But what exactly does it take to get a taxicab driver license in Pennsylvania? In order to answer that, it's first important to explain that Pennsylvania considers taxi drivers as for-hire, commercial vehicle drivers. As such, taxi drivers must undergo a strict protocol of background checks and training requirements that are designed to ensure public safety. The following are some of the more important aspects of those requirements:

Pedestrian rights and auto accidents in Pennsylvania

Chances are that if you own a motor vehicle, then you are aware of the Pennsylvania Motor Vehicle Financial Responsibility Law. This is the state statute that compels you to maintain either limited tort or full tort car insurance.

The word "tort" is just a fancy way of saying an action that would give rise to a lawsuit. In other words, when you are purchasing car insurance, you are essentially making a decision on the types of claims you will be allowed to sue for against a party responsible for your accident. Under the limited tort insurance, you will basically be limited to recovering compensation for serious medical injuries. Whereas, under the full tort policies, you can also sue for additional funds that are often called noneconomic damages. Things like pain and suffering.

Are there exemptions to Pennsylvania’s limited tort insurance?

Pennsylvania is considered a "limited tort" state when it comes to car insurance coverage. In a nutshell, this means that motorists can choose between insurance coverage which will limit their ability to claim damages for pain and suffering and bodily injury, and one which will not. Generally, car insurance companies offer motorists the limited tort insurance at cheaper rates than the full tort insurance.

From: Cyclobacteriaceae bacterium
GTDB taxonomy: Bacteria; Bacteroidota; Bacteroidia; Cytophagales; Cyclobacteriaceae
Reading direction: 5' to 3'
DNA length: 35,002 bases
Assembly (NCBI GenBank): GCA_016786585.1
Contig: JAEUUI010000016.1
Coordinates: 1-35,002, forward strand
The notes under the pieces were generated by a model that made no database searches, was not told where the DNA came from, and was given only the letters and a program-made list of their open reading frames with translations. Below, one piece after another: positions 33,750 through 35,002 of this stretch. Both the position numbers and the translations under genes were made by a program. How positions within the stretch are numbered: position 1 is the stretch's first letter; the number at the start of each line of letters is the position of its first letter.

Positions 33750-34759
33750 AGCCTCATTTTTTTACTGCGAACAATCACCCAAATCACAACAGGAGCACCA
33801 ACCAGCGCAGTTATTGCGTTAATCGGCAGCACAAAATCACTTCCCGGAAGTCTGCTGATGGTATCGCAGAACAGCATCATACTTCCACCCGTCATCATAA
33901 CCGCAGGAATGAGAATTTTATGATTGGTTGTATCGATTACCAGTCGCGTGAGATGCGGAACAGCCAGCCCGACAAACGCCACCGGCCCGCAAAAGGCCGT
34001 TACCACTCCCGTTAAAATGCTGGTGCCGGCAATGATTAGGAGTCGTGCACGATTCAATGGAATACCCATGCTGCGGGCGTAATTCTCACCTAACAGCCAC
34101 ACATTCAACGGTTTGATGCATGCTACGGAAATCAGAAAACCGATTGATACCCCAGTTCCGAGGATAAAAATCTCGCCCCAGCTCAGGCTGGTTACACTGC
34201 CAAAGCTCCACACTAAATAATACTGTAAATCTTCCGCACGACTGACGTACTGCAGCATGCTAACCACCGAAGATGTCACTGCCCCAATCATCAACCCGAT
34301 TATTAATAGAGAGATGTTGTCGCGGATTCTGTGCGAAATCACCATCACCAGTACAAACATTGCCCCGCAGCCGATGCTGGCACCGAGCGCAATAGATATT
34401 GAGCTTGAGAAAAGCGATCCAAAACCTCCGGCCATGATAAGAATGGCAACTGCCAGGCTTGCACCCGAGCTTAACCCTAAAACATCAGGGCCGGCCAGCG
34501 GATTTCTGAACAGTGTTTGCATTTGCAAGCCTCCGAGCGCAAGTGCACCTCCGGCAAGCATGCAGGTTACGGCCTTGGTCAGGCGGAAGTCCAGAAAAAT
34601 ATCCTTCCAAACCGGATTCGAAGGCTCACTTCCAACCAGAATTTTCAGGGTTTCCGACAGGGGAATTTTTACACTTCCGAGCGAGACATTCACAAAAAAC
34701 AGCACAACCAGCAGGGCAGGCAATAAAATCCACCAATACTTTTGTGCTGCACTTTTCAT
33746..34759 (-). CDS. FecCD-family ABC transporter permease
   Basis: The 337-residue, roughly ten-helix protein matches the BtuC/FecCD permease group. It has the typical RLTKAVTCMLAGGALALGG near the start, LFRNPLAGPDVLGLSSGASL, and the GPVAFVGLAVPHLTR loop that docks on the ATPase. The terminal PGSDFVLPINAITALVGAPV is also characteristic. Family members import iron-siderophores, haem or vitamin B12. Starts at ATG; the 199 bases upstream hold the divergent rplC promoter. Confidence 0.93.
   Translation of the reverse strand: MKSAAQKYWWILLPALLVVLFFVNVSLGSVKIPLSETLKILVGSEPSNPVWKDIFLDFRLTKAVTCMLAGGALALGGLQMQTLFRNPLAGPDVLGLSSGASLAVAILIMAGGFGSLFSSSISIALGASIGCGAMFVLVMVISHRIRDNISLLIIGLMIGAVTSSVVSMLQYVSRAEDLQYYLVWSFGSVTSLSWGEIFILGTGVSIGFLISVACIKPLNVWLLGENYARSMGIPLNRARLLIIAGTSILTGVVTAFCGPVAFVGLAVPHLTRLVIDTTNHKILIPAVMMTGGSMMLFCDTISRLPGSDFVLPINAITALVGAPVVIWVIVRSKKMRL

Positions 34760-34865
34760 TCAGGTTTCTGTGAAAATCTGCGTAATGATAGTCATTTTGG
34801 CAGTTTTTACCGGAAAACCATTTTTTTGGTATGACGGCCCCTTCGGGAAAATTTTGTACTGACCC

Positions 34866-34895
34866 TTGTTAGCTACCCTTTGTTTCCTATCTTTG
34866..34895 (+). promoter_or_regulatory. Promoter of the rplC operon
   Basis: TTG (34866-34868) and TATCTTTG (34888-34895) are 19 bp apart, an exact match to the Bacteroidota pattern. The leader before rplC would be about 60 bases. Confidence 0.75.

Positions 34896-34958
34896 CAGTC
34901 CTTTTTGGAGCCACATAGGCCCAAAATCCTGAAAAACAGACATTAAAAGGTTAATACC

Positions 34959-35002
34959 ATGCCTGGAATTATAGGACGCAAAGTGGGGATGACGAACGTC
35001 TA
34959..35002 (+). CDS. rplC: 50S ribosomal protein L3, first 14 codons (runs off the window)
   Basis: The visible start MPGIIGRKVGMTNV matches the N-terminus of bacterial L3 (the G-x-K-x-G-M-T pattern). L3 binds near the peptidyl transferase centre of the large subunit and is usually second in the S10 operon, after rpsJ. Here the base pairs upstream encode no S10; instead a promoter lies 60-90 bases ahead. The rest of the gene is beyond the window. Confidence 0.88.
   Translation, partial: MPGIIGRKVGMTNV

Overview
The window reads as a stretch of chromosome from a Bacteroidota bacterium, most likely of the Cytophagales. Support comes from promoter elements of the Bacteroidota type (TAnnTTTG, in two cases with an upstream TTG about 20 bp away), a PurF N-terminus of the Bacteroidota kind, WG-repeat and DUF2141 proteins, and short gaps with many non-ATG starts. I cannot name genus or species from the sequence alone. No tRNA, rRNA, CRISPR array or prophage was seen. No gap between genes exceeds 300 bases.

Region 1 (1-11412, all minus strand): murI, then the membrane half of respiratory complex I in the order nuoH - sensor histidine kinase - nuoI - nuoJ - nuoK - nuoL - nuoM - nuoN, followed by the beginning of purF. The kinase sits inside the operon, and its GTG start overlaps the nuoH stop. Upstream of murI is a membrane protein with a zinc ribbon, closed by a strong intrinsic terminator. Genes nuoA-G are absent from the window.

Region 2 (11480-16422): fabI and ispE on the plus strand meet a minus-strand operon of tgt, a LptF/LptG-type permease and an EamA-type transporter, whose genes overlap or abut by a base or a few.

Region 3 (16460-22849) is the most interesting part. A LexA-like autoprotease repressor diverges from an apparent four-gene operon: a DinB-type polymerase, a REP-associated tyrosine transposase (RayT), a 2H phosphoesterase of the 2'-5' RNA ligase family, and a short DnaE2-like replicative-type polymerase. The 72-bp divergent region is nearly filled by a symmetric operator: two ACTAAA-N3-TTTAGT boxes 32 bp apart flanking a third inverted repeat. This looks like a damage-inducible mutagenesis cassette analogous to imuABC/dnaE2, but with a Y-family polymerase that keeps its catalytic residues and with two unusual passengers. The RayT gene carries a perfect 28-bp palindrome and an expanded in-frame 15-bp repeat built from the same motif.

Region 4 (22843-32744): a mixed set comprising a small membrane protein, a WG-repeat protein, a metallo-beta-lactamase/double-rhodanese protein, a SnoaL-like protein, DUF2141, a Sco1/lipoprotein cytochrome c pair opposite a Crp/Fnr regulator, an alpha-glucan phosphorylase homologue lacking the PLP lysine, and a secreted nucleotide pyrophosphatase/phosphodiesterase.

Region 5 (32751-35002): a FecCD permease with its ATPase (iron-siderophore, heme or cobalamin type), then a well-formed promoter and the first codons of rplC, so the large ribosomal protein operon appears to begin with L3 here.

As a general rule, insurance companies make more money when they have to pay out fewer claims. This is why insurers would rather consumers take the limited tort insurance which will prevent them from making expensive claims following a car accident.

Pennsylvania’s dram shop laws and your drunk driving accident

Any vehicle accident is regrettable. However, it is particularly sad when an innocent motorist is injured or killed at the hands of a drunk driver. Unfortunately, many people who drink and drive become impaired after visiting restaurants or bars and consuming alcohol to the point of inebriation.

In Pennsylvania, it is unlawful for establishments to serve alcohol to individuals who are under the age of 21 or visibly intoxicated. Currently, Pennsylvania laws presume that a person is legally impaired if their blood alcohol concentration level exceeds 0.08 percent. Many people outwardly exhibit signs of drunkenness when beyond that level. According to the Pennsylvania Liquor Control Board Bureau of Licensing, bar and restaurant owners can be held criminally and civilly liable for violations of so-called "dram shop" laws.

Acting quickly is vital in Pennsylvania wrongful death lawsuits

The unexpected death of a family member often leaves survivors scrambling to take care of the decedent's estate. There are burial and funeral services to prepare as well as a myriad of other financial loose ends to attend. Sometimes during that grief-filled process, many overwhelmed survivors overlook the fact that the death of their loved one might have been caused as a result of someone else's negligent actions.

In Pennsylvania, a wrongful death is considered to have occurred when someone is accidentally killed through the negligent, wrongful or unlawfully violent actions of another. Family members of the victim are allowed to sue individuals or businesses in civil court for damages they have suffered as a result of a preventable accident.